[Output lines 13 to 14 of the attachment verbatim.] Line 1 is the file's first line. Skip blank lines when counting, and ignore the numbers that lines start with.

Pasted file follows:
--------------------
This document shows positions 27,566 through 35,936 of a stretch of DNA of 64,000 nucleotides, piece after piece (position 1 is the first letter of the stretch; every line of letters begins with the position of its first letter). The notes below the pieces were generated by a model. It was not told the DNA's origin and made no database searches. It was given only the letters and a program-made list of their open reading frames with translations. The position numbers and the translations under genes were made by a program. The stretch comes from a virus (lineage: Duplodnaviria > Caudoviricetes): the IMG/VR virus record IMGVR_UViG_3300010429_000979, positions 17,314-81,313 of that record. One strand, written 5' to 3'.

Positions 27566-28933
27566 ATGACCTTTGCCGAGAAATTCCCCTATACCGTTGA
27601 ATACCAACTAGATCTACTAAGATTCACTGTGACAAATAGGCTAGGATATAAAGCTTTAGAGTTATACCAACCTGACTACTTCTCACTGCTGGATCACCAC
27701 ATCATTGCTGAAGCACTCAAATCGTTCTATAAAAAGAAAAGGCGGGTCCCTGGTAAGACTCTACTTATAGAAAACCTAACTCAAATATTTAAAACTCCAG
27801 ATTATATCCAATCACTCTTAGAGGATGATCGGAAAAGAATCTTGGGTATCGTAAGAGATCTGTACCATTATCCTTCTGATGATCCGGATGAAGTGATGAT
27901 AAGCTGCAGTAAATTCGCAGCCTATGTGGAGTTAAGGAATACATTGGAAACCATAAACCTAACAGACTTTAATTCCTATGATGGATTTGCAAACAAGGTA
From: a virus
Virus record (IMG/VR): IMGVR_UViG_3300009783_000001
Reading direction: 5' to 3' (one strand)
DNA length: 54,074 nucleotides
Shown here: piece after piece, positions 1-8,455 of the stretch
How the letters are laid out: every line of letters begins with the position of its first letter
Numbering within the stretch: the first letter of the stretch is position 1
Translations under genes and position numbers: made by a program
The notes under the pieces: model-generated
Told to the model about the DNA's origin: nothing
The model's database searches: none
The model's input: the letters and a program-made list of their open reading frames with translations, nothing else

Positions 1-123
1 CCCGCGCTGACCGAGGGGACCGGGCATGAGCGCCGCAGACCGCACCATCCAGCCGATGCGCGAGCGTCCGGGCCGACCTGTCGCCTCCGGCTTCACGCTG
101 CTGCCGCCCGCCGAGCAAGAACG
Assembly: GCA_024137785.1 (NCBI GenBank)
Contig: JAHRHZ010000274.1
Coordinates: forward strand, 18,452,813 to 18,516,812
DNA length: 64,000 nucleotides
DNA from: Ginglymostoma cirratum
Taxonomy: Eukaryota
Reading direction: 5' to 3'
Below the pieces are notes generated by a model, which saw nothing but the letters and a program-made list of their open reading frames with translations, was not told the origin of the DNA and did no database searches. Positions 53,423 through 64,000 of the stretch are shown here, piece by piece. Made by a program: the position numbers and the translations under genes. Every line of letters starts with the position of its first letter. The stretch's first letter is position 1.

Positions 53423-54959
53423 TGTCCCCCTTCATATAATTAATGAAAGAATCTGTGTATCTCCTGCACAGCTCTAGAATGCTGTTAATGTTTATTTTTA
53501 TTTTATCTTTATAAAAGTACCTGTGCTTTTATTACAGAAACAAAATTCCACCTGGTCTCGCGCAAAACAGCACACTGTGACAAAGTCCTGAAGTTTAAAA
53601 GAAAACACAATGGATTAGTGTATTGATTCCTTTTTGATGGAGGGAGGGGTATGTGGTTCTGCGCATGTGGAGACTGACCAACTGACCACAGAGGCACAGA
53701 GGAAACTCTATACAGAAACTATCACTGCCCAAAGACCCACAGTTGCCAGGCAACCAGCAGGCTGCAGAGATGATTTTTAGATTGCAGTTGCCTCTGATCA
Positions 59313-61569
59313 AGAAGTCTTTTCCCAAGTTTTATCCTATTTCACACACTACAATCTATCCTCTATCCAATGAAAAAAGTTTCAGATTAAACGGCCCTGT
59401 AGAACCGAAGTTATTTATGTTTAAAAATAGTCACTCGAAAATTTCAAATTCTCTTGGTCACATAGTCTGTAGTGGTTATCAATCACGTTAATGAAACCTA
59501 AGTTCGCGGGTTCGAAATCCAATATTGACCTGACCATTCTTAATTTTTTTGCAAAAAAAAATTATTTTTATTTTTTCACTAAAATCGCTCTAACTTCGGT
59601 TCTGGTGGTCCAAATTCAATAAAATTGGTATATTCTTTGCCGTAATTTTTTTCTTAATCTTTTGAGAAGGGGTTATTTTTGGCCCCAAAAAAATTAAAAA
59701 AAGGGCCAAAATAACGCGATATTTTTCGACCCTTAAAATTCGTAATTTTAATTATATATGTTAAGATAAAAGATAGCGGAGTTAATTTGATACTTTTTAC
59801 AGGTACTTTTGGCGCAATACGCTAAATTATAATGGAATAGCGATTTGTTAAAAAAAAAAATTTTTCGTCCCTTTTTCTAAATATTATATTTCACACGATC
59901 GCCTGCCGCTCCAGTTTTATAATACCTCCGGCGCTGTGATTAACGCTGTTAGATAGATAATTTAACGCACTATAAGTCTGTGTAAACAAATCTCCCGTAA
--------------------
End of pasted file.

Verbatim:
How the letters are laid out: every line of letters begins with the position of its first letter
Numbering within the stretch: the first letter of the stretch is position 1